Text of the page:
Netanyahu talks Iran as protesters demand end to illegal settlements
Benjamin Netanyahu has pressed Britain to act against a "militant Iran" bent on conquering the Middle East and destroying Israel, as he attempted to shift the focus of talks with Theresa May from illegal settlement building in the occupied West Bank.
The Israeli prime minister told his British counterpart on Monday that she should follow the lead of Donald Trump, the US president, who had imposed new sanctions on Iran after it test fired a ballistic missile late last month.
His comments came as the two met in Downing Street, and as hundred of protesters lined nearby streets to demonstrate against the continued building of illegal settlements in the West Bank.
For a crowd of hundreds outside Downing Street, Iran was not the most pressing issue. Israel has approved thousands of new homes for illegal settlers on occupied Palestinian land since the inauguration of Trump in the US just over two weeks ago.
The Trump administration has shifted the US stance on the illegal activity - stating that existing settlements were not a barrier to peace between Israel and Palestine nor a hindrance to the "two state solution" .
Baroness Jenny Tonge told Middle East Eye that May should "take action against illegal settlements and Israeli human rights abuses towards Palestinians".
"Britain should ban all imports from Israeli settlements and to lobby the European Union to suspend any trade agreement it has with Israel till it complies with international law.
"We have really got to take action against the Israeli government as for far too long we have said Israel should abide international law... All these words take no notice and it is time we take action."
'Iran seeks to annihilate Israel'
Netanyahu focused the talks on Iran, saying: "We face challenges, that's very clear, from militant Islam and especially from Iran.
"Iran seeks to annihilate Israel, it seeks to conquer the Middle East, it threatens Europe, it threatens the West, it threatens the world.
"And it offers provocation after provocation. That's why I welcome President Trump's assistance of new sanctions against Iran. I think other nations should follow suit, certainly responsible nations.
"And I'd like to talk to you about how we can ensure that Iran's aggression does not go unanswered."
May said the UK was a "strong and close friend of Israel" as she highlighted their co-operation in science, trade and security.
She said she believed there was "much more we can do" and that it was important to look at how "we can build that relationship".
"But also talking about some issues around the region, Syria and Iran and the whole question of the future of the Middle East," she added.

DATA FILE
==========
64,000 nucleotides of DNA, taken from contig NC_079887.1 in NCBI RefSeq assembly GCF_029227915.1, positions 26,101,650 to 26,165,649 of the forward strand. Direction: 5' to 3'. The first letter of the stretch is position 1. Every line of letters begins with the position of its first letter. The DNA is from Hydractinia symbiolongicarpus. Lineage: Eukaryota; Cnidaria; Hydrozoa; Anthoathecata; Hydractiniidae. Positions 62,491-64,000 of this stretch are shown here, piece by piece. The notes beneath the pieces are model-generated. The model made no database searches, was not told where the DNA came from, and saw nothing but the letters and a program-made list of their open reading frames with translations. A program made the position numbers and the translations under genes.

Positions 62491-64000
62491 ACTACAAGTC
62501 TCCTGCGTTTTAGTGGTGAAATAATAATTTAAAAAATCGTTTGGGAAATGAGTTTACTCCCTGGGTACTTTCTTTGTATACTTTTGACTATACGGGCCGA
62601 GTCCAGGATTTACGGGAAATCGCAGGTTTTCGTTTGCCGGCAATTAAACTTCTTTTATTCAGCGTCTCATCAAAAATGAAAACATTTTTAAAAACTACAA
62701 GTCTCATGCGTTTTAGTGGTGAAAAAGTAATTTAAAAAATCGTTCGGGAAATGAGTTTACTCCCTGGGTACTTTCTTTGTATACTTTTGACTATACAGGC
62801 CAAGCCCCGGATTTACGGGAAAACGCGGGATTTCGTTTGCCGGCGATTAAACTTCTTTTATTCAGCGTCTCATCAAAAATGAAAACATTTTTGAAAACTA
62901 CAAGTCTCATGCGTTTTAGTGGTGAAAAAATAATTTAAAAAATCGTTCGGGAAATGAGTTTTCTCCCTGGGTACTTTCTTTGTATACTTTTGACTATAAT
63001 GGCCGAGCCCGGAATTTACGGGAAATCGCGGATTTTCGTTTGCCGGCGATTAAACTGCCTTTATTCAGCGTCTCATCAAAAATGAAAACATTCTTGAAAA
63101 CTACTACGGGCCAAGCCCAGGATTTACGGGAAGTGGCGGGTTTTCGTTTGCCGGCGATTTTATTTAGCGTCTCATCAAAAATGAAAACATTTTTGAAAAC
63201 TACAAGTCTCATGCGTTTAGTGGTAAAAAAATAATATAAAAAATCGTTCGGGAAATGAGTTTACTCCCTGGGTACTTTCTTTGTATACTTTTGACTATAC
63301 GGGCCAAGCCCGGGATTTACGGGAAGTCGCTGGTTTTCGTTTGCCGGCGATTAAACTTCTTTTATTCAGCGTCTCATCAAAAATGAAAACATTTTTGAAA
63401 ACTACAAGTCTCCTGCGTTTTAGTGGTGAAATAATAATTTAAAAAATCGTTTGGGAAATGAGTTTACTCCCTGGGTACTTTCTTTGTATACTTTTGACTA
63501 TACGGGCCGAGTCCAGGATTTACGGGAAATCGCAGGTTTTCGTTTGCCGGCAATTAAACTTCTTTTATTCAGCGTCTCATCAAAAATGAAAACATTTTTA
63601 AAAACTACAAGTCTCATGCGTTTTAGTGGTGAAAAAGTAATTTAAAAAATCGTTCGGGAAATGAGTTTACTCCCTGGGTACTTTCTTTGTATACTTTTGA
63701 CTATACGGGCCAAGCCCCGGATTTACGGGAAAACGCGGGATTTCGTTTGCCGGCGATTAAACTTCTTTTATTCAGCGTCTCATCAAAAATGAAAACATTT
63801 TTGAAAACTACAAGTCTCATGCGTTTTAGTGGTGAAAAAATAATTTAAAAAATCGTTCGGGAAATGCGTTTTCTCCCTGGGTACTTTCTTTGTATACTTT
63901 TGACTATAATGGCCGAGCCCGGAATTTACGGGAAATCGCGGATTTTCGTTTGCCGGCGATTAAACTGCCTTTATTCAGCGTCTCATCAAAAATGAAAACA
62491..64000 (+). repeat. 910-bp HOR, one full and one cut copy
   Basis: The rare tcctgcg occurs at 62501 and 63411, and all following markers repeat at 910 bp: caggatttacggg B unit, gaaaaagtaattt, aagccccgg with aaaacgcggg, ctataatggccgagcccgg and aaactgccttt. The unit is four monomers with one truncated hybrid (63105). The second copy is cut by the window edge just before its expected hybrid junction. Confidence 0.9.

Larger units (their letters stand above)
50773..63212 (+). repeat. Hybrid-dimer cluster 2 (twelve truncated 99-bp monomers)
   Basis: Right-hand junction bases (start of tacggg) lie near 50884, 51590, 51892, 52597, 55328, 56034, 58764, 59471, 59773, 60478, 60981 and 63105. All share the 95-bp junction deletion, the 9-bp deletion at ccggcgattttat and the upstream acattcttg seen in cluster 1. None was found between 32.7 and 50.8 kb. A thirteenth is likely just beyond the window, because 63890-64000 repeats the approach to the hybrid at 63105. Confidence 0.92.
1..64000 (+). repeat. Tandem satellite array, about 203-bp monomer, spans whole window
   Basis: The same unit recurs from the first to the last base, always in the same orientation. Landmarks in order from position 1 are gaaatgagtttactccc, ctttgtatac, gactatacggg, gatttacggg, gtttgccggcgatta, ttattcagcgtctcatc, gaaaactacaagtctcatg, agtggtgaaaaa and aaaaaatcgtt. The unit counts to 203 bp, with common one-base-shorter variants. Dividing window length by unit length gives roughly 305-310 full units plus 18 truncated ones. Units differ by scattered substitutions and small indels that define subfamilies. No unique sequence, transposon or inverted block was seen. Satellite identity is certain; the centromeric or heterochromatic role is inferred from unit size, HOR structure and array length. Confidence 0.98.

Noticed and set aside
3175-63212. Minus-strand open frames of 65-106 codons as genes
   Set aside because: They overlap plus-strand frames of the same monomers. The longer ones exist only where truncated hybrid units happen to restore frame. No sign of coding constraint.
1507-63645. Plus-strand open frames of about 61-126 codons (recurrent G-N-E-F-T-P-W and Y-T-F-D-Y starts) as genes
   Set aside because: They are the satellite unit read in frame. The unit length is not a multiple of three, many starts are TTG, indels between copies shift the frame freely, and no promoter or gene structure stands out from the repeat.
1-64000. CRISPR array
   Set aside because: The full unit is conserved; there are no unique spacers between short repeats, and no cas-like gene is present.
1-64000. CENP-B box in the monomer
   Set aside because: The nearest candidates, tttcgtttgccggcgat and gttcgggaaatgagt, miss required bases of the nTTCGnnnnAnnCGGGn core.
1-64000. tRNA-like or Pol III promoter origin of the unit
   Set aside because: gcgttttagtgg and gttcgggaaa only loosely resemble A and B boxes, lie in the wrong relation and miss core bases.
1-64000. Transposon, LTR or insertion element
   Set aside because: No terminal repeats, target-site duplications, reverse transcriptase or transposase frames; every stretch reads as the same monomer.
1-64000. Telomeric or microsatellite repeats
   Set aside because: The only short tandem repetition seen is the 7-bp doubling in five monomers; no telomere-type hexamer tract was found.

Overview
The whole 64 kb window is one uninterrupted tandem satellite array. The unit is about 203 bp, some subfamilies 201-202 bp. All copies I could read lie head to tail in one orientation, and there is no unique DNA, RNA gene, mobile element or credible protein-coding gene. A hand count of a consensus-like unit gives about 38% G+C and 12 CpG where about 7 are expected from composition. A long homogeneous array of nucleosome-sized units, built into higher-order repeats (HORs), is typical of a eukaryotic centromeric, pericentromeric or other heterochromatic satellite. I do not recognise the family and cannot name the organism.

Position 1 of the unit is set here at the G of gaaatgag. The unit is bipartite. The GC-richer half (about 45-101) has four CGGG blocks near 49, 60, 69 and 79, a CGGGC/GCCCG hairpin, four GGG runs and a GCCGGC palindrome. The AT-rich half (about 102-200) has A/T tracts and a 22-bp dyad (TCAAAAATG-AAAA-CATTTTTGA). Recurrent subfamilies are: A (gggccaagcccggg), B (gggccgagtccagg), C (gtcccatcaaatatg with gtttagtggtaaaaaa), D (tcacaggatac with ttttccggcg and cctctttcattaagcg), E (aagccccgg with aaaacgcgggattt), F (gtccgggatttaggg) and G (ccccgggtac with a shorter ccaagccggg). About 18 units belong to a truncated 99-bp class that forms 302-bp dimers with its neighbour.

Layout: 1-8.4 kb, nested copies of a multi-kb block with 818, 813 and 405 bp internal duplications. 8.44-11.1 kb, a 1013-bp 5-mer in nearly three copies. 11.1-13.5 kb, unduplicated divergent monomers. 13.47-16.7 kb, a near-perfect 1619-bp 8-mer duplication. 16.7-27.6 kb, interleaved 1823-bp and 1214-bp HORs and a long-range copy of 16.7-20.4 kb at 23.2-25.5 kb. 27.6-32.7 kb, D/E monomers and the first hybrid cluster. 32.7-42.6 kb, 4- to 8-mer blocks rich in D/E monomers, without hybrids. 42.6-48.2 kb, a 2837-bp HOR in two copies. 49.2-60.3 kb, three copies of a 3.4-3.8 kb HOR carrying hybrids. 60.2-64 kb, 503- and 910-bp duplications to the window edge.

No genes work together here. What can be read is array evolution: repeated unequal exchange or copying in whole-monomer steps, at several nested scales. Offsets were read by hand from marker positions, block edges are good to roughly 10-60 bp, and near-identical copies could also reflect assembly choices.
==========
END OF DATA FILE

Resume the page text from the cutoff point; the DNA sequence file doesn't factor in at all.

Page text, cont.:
Back on the streets outside, pro-Palestinian protesters were met with opposition from pro-Israeli groups chanting "we must condemn terror".
"Israel has every right to build settlements," a pro-Israeli protestor told MEE. "The Palestinians benefit by the Israeli settlements as they gain employment and live in harmony."
Another pro-Israeli protester who wore a t-shirt emblazoned with the slogan "there is no such thing as Palestine" told MEE that he came to welcome Netanyahu to Britain.
He defended the slogan on his t-shirt by declaring that "Israel is the rightful home for the Jewish people" and that Netanyahu was "a good man".
May was to tell Netanyahu that continued settlement activity undermines trust in the region, her spokeswoman said on Monday.
"Of course I would expect the Middle East peace process to come up, and in that context the PM to reiterate our long-standing position... that we see the continued increase in settlement activity undermining trust," the spokeswoman told reporters.
"But also (to put forward) the very clear position that we have taken of needing to pursue a twin-track approach, recognising the right of Israel to live safe from terrorism."
Downing Street said last week that it did not expect the two leaders would discuss the recent plot of an Israeli embassy political officer, Shai Masot, to "take down" a senior member of the British government. The government has said it considers the matter "closed".
Jeremy Corbyn, the leader of the opposition Labour Party, said that May must press Netanyahu on illegal settlements, and the "interference" of Masot.
"Theresa May must make it clear to the Israeli prime minister that the British government will stand unequivocally behind the rights of the Palestinian people along with many who support them in Israel, as well as human rights and justice across the region," he said.
"She must also demand an assurance that the improper interference by the Israeli embassy in British democratic politics will not be repeated."